Laid 3 more magic eggs that eventually brought forth
The 3 fat sisters: Gigunda, Rotunda and Humonga
to help around the house. (At this point there were no houses,
but the Omnipotent Great One planned ahead.)

Within moments, the sisters grew up (and out) to massive dimensions.
Perplexus charged them with creating all further contents of his realm,
figuring they needed the exercise.

Gigunda also discovered Self-Impregnation and begat a son, Lloyd the Little.
The 3 fat sisters and Lloyd commenced to intelligently design every detail of
the Magnificent-Majestic-Wonder-World.

Gigunda made the land, sea and air and then the clouds, the rain and the mountains.
Rotunda brought forth many creatures, abundant vegetation and, of course,
the Vegi-matic. Humonga populated the land with somewhat intelligent creatures
made in her own image. (Mostly fat, but some more like Lloyd the Little.)

“Just a few more things” said Rotunda as she created cities, malls and game shows.
Humonga followed with automobiles, which begat the Drive-Thru Concept, which begat
fast-food, which begat indigestion. Lloyd insisted on adding computer games, cage fighting and Monster Trucks.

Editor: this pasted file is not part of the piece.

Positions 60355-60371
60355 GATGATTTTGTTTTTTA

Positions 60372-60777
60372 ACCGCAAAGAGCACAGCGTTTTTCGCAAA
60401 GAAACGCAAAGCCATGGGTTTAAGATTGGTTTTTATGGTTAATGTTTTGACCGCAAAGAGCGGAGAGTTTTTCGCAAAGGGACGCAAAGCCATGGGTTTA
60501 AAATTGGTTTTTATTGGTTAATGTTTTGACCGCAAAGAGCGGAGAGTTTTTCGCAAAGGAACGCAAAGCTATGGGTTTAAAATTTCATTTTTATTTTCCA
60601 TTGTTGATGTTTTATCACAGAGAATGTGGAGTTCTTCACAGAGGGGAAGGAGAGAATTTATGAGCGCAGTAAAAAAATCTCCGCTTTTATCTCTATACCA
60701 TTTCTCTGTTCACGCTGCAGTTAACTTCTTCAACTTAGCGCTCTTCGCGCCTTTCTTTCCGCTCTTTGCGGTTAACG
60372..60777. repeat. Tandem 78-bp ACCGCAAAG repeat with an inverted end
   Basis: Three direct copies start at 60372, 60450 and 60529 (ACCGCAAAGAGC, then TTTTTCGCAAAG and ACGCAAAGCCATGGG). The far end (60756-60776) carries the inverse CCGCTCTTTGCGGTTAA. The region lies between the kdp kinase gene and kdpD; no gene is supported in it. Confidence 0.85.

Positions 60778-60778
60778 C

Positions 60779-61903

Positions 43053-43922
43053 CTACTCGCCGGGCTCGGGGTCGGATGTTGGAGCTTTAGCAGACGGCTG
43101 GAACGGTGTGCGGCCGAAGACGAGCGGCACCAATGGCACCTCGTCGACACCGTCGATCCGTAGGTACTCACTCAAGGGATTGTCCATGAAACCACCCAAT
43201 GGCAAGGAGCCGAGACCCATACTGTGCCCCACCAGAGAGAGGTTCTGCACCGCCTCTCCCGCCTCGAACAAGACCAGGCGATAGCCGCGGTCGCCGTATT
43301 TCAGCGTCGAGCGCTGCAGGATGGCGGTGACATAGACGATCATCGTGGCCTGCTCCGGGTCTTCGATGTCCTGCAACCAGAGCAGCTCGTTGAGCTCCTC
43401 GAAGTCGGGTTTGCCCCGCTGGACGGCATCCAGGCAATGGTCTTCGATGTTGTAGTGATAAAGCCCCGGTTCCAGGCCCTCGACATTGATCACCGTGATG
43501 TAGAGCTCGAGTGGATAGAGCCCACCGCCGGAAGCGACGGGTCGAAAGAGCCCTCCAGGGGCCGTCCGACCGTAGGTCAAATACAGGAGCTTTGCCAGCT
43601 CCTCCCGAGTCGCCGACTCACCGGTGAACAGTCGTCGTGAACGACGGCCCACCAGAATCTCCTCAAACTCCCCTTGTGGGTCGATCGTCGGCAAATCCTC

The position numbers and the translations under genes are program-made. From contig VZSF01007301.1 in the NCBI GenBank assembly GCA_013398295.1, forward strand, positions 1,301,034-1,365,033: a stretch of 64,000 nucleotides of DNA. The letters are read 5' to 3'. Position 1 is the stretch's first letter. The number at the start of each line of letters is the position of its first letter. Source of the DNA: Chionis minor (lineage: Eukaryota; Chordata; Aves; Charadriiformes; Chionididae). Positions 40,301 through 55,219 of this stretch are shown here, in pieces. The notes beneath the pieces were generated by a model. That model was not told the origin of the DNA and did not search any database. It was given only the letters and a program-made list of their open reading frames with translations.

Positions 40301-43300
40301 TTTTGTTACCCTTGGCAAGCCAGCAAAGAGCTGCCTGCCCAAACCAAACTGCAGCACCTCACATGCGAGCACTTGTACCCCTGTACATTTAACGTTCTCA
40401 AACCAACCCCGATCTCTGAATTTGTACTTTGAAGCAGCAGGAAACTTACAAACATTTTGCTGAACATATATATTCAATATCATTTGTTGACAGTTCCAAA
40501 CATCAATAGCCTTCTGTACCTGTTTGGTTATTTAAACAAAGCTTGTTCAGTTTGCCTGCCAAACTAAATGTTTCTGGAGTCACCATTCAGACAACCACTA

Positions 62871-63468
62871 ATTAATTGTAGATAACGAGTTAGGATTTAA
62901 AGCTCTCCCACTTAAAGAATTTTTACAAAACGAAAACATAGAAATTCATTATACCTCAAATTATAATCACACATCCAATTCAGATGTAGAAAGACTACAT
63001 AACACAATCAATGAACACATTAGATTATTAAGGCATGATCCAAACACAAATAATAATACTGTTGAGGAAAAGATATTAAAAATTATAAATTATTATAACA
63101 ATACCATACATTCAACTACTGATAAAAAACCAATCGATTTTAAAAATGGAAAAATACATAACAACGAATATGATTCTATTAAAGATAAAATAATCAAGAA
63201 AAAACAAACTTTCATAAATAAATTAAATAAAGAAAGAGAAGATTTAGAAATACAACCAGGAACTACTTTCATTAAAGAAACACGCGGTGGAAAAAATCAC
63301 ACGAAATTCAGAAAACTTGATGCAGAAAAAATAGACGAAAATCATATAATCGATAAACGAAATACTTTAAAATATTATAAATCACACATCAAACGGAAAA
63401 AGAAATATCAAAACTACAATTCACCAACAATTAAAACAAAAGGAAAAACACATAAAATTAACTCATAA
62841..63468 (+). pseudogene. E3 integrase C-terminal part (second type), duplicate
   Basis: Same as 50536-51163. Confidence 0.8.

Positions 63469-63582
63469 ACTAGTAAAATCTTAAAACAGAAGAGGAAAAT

Gazing out over His/Her vast expanse of stuff, Perplexus declared
“Mission Accomplished” and summoned his cherished grandson, Lloyd the Little.

“Lloyd”, he said. “You will go down there and live among them, performing occasional miracles to keep my poll numbers high. Later we will compose the official list of rules
for our subjects”

And then they took a nap.
zzzzzzzzzzzzzzzzzzzzzzzzzzzzzzzzzzzzzzzzzzzzzzzzzz

To this day, Confusionists believe that the rumbling after a lightning strike is the sound of the 3 fat sisters walking around upstairs in the penthouse apartment – presumably awakened by the flashing lights.

*The 7 Sacred Mysteries
1. From whence did the First Light come?
2. From whom did the Sacred Voice come?
3. What’s for lunch?
4. Self-Impregnation (How do you do that?)
5. Is there an Afterlunch?
6. Why does Lloyd have two L’s anyway?
7. Who?…. But-a-who?…..Who wrote the Book of Lunch?

The Five Commandments
After napping, Perplexus convened a brainstorming session with all five members of the Holy family to compose the Five Commandments. The original idea was to have every person wear a single white glove with one commandment stitched on each finger. Then it was decided to just require that the commandments be memorized for use in a daily recitation of praise. Lloyd the Little was assigned the task of transcribing and delivering them.

Pictured below is the actual ancient tablet with the Five Commandments etched upon it.
Multiverse
The Five Commandments (translated to English)
1. Worship the “Great One”
2. Follow orders carefully and cheerfully
3. Always attend the “Meet Your Maker” fundraiser
4. Do not question authority
5. Bend over and wait for further instructions

This is the light that most devout Confusionists have seen: